Just The Ticket
We look ahead at some of the outstanding arts performances on tap this fall
Whether it’s live music, theater or dance, the Bethesda area is rich with entertainment options. That’s what makes choosing where to go and what to see such a tough decision. We called on the experts—the people who run the leading performing arts venues in the area—for advice about the best upcoming shows and performances (besides their own, of course). Their picks appear on the pages that follow along with our selections of some of the other standout events.
8 p.m. Sept. 7. Montgomery College’s Robert Parilla Performing Arts Center, 51 Mannakee St., Rockville. 240-567-5301, www.montgomerycollege.edu/pac, $62-$64.
Donovan sings the soundtrack of the 1960s, including folk-rock, top-40 hits like “Mellow Yellow,” “Sunshine Superman” and “Epistle to Dippy.” The troubadour once shared the stage with the Beatles, Pete Seeger, Joan Baez and Bob Dylan. Now he promotes Transcendental Meditation with the David Lynch Foundation for Consciousness-Based Education and World Peace when he’s not touring and recording.
Scheherazade and 1812 Overture
Baltimore Symphony Orchestra
8 p.m. Sept. 21. The Music Center at Strathmore, 5301 Tuckerman Lane, North Bethesda. 877-276-1444, www.bsomusic.org, $31-$94.
Conductor Marin Alsop is an expert at offering crowd-pleasers without watering them down, and this selection is a perfect example. She kicks off the season with Rimsky-Korsakov’s Scheherazade, a musical tapestry of the tales told by the legendary Scheherazade to stay the hand of the sultan who threatens to execute her. Then there’s Tchaikovsky’s 1812 Overture, the grand commemoration of Russia’s defense against Napoleon’s invading armies—complete with sweeping (and familiar) passages and yes, the cannon-fire finale.
Sandy Hackett’s Rat Pack Show
8 p.m. Sept. 27. The Music Center at Strathmore, 5301 Tuckerman Lane, North Bethesda, 301-581-5100, www.strathmore.org, $29-$70 ($26.10-$63 for Stars members).
Revisit the Kings of Cool with spot-on performances that pay tribute to Frank Sinatra, Sammy Davis Jr., Dean Martin and Joey Bishop. You’ll hear favorites like “My Way,” “Mack the Knife” and “That’s Amore,” along with the chummy, comedic patter that made the foursome favorites in Vegas. The show is so close to the original Rat Pack style that it’s “eerily supernatural,” says the San Francisco Examiner. Producer Sandy Hackett’s dad, nightclub comedian Buddy Hackett, was part of the Rat Pack scene back in the day.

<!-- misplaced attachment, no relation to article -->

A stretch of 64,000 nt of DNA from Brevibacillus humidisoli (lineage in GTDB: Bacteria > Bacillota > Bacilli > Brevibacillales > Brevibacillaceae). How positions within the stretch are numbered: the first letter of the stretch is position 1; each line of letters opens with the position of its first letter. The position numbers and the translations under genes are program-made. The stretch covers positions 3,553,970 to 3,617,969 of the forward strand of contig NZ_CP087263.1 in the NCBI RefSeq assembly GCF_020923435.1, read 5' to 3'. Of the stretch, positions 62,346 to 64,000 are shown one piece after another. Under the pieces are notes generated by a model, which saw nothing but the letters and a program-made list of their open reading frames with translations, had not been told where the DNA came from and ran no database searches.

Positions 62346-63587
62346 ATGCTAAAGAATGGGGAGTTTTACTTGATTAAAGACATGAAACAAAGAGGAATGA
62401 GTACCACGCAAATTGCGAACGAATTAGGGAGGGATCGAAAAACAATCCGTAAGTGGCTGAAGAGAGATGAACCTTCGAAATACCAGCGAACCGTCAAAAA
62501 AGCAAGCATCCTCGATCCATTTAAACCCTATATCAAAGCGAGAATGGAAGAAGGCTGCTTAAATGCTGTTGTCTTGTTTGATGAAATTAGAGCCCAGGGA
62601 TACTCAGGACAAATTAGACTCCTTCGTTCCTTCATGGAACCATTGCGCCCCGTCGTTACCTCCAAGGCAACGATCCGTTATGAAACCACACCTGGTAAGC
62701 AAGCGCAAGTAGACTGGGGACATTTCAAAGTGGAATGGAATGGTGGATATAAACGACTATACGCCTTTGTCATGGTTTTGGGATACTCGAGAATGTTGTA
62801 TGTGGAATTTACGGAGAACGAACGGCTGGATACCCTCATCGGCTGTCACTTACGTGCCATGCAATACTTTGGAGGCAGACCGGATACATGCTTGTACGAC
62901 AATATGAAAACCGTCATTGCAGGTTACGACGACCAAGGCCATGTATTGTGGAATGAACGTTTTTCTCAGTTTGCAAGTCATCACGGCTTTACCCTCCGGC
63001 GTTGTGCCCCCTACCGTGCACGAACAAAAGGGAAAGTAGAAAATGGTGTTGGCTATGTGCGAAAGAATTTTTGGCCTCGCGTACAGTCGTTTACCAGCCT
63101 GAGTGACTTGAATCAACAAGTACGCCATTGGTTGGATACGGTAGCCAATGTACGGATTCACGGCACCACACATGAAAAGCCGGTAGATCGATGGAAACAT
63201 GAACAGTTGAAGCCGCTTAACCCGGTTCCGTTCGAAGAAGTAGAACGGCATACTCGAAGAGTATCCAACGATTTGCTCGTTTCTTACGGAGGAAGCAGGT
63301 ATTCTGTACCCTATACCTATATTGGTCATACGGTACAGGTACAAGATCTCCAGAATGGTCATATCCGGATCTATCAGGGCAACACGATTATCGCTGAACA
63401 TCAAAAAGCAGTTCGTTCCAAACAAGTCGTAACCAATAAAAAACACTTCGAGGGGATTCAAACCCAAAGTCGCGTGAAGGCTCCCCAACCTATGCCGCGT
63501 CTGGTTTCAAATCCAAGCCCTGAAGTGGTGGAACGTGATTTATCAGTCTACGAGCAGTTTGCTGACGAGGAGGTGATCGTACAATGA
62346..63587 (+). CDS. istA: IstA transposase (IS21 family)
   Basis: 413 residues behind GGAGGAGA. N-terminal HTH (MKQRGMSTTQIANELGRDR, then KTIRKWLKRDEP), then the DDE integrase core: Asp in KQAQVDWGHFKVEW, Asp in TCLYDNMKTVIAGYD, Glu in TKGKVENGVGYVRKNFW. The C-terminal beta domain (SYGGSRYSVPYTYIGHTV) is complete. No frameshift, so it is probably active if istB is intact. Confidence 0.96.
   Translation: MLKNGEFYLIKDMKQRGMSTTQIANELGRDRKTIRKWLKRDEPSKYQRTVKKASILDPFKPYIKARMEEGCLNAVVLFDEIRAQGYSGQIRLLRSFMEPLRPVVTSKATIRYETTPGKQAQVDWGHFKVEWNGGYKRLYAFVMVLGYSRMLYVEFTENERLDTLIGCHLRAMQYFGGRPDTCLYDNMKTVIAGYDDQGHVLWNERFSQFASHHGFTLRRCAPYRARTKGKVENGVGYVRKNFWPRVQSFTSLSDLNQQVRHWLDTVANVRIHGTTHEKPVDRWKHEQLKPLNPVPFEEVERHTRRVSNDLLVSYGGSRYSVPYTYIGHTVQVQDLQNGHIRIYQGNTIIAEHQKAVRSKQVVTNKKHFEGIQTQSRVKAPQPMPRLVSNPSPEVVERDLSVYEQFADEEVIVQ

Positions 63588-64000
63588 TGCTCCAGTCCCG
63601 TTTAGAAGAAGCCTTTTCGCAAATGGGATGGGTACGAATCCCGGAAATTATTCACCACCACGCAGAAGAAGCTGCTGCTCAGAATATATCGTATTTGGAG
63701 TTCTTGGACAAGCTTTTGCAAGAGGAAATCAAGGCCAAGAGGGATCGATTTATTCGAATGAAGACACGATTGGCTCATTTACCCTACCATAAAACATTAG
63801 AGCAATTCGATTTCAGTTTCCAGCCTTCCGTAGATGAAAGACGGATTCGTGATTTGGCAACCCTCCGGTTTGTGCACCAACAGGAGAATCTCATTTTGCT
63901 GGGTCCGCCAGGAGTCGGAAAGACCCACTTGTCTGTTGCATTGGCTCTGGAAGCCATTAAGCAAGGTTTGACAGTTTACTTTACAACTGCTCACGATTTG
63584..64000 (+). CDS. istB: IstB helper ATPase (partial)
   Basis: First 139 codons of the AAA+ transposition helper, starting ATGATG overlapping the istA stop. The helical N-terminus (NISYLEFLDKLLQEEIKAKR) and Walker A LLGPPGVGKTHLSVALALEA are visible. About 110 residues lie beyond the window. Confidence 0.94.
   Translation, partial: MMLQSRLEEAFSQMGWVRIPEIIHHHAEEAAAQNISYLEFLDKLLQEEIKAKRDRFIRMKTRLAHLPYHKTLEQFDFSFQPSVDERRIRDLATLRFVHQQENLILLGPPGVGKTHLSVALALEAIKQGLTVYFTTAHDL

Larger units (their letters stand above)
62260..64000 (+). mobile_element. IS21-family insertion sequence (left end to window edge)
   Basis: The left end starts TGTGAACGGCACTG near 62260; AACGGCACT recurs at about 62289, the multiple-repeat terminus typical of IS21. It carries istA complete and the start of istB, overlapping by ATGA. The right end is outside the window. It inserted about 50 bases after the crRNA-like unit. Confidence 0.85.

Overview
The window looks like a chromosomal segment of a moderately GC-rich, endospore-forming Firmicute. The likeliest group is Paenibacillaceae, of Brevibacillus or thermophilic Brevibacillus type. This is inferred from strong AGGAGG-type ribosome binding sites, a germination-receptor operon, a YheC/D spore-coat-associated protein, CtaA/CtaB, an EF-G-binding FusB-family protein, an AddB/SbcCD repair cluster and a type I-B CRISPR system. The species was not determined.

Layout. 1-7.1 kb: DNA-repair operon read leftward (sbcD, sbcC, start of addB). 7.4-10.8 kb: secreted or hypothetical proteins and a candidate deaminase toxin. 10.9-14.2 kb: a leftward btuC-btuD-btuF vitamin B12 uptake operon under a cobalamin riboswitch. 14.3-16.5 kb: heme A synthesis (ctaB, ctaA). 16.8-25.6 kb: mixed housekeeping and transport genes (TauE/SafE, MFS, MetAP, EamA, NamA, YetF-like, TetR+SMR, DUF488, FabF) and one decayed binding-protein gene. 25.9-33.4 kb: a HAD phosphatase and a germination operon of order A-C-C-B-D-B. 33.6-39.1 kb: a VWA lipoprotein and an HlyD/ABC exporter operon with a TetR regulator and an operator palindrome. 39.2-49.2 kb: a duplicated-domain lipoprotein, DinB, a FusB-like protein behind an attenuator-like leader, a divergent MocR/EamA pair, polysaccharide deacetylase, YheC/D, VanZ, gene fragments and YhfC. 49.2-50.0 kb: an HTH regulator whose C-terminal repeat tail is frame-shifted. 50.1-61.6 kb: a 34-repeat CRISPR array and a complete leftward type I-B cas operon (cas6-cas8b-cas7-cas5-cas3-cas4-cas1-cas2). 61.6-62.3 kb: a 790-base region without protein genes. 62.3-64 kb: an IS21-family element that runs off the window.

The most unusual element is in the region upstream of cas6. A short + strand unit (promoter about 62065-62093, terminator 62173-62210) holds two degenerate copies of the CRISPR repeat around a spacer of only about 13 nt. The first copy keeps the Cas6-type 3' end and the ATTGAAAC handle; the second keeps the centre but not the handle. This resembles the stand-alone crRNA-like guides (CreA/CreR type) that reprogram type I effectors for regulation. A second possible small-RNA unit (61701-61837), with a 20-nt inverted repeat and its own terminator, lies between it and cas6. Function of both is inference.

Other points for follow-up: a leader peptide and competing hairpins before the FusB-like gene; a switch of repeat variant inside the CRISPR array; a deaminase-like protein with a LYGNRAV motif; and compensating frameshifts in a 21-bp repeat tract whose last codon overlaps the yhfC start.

Southside Johnny and The Poor Fools
8 p.m. Sept. 28. BlackRock Performing Arts Center, 12901 Town Commons Drive, Germantown. 301-528-2260, www.blackrockcenter.org, $42.
A pioneer of the New Jersey shore sound, Southside Johnny leaves the more familiar Asbury Jukes behind to tour with the acoustic-sounding Poor Fools. He describes their style as an eclectic version of the Great American Songbook. Expect a raw, rootsy blues beat with guitars, fiddle, stand-up bass and accordion, and a wide range of music from Bob Dylan to George Jones, Muddy Waters to Emmylou Harris.
John Jorgenson Quintet
7:30 p.m. Oct. 21. Saint Mark Presbyterian Church, 10701 Old Georgetown Road, Rockville. 301-960-3655, www.imtfolk.org, ticket prices unavailable at press time.
This is Gypsy jazz—the genre popularized by the bouncy style of Django Reinhardt in Paris in the 1930s—as interpreted by one of the pioneers. John Jorgenson, who performed with Elton John for six years and has shared the stage with Barbra Streisand, was instrumental in bringing Gypsy jazz to the United States. In this performance presented by Takoma Park’s Institute of Musical Traditions, Jorgenson will show off his dazzling guitar work and mastery as a clarinet player and vocalist.
8 p.m. Nov. 1. The Music Center at Strathmore, 5301 Tuckerman Lane, North Bethesda. 301-581-5100, www.strathmore.org, $30-$70 ($27-$63 for Stars members).
This long-haired country boy’s still got it: a rich, ruminating twang that holds forth on everything from cowboys to honky-tonks to too much whiskey and too little love, with a bit of throaty blues thrown in. Tritt has won two Grammies for his hit songs, which include “Help Me Hold On,” “Anymore” and “Best of Intentions.”
Off the Cuff: The Planets
Baltimore Symphony Orchestra
8:15 p.m. Nov. 8. The Music Center at Strathmore, 5301 Tuckerman Lane, North Bethesda. 877-276-1444, www.bsomusic.org, $29-$63.
Off the Cuff performances provide Conductor Marin Alsop an opportunity to share her insight about the music she’s presenting, adding depth and humor to the concert experience. The Planets, an orchestral suite in which composer Gustav Holst explores the astrological mood of each planet, has influenced film scores from Star Wars to The Lord of the Rings to Gladiator. So expect to get a bit of pop culture along with a lesson in how artists have interpreted the mystery of the cosmos through history.
The Irish Tenors: Irish Holiday Celebration Tour